So here is where the extremely useful tool comes in. I wanted to get the data from the article, to make some calculations of my own. So I turned to the WebPlotDigitizer. This has been an extremely useful tool for me in the past, and I was glad to use it again today to study variability of putting green speed.


With those data from the chart now in a file I can work with, I've been able to make a number of calculations.

And how about those green speeds in 1980?


This is probably superfluous, but ...

I feel like there is something not everyone understands about the quantity of fertilizer recommended by the MLSN guidelines. A question came up in my Twitter feed this morning, and I wasn't sure if it was about implementing MLSN, or not. It certainly seems to be a common concern, something along the lines of "how can I be sure that I'm supplying all the nutrients the grass needs?"

No matter what kind of grass you are growing, or in what climate, the calculation of nutrient requirement using the MLSN guidelines has already accounted for 100% of the nutrients that the grass can use.



The calculation of how much of each nutrient to apply, based on the MLSN guideline, is basically the same as the Precision Fertilisation method of STERF. The one difference is that the MLSN approach considers the quantity of nutrients in the soil.


If the nutrient content in the soil is a lot more than the grass can use, then none of that nutrient will be recommended as fertilizer. If you are not familiar with the calculation, see this presentation on the MLSN guidelines and specifically look at the equations on slides 4 and 5.

The STERF approach is to apply 100% of what the grass uses, no matter what the soil content is. That is sure to work well. The MLSN approach is to make sure the grass is supplied with 100% of what it can use plus keeping a buffer of nutrients in the soil that will never be touched. That buffer is the MLSN guideline level. Because MLSN considers the nutrients in the soil, when the soil nutrients are more than the amount the grass can use, while still keeping enough in reserve to stay above the MLSN guideline, none of that element will be recommended as fertilizer.

Either way, the grass is supplied with more than 100% of the nutrient it can use.

For more about this, see:

A little aside here -- I receive way more inquiries about MLSN and turf management in general than I can answer in any kind of detail, or at all. I appreciate all the interest and questions, and thanks to all these questions I have continuously expanding GNU Emacs files entitled,, and If I haven't answered your question, it's in one of those files for future attention.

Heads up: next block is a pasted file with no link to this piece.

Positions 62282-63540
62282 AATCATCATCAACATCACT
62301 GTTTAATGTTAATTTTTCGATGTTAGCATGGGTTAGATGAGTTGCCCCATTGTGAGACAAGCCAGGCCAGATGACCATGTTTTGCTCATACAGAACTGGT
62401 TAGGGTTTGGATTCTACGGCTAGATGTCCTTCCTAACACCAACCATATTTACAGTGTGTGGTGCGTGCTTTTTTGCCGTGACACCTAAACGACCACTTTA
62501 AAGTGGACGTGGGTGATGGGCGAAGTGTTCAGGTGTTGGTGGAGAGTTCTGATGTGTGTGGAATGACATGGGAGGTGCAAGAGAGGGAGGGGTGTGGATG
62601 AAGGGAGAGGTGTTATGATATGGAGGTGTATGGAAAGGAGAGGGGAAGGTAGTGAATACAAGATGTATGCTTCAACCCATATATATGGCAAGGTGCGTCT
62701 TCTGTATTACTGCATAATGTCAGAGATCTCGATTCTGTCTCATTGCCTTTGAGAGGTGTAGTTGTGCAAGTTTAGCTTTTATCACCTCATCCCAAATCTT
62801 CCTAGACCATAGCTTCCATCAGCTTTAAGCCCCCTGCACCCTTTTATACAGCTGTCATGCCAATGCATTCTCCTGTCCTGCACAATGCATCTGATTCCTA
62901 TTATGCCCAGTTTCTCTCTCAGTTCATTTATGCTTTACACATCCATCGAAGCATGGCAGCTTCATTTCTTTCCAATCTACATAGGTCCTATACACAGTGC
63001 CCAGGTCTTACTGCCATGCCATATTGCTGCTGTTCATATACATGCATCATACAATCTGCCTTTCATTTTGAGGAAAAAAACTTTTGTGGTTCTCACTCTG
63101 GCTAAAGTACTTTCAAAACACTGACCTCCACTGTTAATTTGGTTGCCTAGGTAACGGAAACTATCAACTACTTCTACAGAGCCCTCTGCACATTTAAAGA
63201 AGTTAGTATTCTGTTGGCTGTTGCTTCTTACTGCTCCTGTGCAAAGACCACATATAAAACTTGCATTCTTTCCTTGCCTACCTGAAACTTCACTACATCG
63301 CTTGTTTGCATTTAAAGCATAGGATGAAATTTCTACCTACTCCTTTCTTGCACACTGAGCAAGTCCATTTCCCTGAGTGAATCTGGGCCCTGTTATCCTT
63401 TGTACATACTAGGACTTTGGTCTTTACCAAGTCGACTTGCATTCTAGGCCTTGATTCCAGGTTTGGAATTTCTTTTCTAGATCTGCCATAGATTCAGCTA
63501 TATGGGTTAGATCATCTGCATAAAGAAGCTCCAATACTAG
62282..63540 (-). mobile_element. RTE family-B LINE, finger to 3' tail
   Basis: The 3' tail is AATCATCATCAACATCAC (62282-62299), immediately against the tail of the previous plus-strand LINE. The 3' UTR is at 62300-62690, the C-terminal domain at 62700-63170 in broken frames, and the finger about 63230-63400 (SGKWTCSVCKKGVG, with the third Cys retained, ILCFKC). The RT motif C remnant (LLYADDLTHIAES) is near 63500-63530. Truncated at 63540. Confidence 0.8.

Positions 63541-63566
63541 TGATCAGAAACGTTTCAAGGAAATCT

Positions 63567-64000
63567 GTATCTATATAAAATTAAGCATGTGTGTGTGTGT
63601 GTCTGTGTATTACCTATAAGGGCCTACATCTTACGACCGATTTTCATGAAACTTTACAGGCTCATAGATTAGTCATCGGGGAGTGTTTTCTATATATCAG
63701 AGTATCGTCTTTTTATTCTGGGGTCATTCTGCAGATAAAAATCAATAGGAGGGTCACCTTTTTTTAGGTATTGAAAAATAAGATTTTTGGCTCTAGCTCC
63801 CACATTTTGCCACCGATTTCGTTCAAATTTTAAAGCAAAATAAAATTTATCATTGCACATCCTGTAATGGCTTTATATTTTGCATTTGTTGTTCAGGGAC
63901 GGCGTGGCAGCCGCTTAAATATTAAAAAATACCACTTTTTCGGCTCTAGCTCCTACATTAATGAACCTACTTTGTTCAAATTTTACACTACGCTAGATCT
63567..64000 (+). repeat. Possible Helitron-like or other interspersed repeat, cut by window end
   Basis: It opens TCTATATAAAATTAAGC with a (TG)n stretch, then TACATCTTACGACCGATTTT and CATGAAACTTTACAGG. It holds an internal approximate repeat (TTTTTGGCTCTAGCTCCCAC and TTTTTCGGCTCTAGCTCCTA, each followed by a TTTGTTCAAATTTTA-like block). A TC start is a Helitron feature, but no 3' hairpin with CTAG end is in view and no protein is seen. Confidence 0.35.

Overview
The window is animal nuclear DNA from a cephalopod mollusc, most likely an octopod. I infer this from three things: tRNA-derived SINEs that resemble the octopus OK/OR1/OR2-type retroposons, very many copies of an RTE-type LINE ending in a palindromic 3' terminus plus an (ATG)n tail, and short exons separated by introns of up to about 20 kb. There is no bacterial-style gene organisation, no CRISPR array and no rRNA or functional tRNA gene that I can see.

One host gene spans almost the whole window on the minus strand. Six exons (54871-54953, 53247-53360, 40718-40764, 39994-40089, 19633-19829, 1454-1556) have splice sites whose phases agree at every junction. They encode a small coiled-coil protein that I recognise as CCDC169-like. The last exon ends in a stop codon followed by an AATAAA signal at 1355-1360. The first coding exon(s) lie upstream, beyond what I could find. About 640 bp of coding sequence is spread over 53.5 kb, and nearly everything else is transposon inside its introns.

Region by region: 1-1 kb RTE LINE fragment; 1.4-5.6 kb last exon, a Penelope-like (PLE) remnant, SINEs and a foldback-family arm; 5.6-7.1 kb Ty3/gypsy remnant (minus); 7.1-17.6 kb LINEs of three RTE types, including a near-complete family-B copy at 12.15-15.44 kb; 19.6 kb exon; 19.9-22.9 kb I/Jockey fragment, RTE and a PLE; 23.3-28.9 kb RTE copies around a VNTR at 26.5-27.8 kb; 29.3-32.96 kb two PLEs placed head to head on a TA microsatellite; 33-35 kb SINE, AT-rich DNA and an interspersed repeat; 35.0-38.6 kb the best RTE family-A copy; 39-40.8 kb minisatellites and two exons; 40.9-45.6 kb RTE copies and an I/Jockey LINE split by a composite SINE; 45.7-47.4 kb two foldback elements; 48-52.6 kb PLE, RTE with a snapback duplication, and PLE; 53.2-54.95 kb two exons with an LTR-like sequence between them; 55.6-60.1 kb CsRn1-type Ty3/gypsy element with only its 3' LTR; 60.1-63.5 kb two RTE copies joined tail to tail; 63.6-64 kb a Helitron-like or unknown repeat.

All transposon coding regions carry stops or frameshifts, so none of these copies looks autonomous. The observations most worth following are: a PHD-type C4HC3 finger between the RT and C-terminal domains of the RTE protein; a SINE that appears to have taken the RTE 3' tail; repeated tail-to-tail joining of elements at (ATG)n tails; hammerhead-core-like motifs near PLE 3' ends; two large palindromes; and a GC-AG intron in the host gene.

A couple new things, and a reminder of an old one

When I saw that Brad Revill had started a blog, I was intrigued, because there are not many blogs written by turf managers in the tropics. I was even more intrigued when I saw that the title of his very first post was The start of something new -- MLSN!!. He wrote:

For years I have been following the recommendations from soil testing laboratories trying to create the "ideal soil" with the correct ratios of nutrients. After each soil test I would follow the recommendations, most of the time adding more and more calcium. After each test my ppm values would increase along with the "target" ppm values which kept getting higher and higher until it seemed I would never reach it. I grew frustrated with the recommendations and after reading article after article and research papers online, I came across the MLSN guidelines produced by Pace Turf and Dr. Micah Woods.

That's a new blog that I expect will be quite interesting to read.

Now for my annual reminder of an excellent resource, the Golf course management blogging world site. This site aggregates blogs from around the world and shows the most recent updates at the top.


The site administrators sometimes make manual updates to confirm the feeds are correct and the code is updated. I'm hoping they will do a refresh on the site again this winter to make sure all the feeds are active.

And one more thing. If you are really wanting to read about turf, I have updated my last blog post about an eclectic reference list, so that each article or book that I cited now has a link to the item. I cited articles from 1859 until 2012, and you can get the full text of most of the items for free. Have a look, and see if you find anything interesting.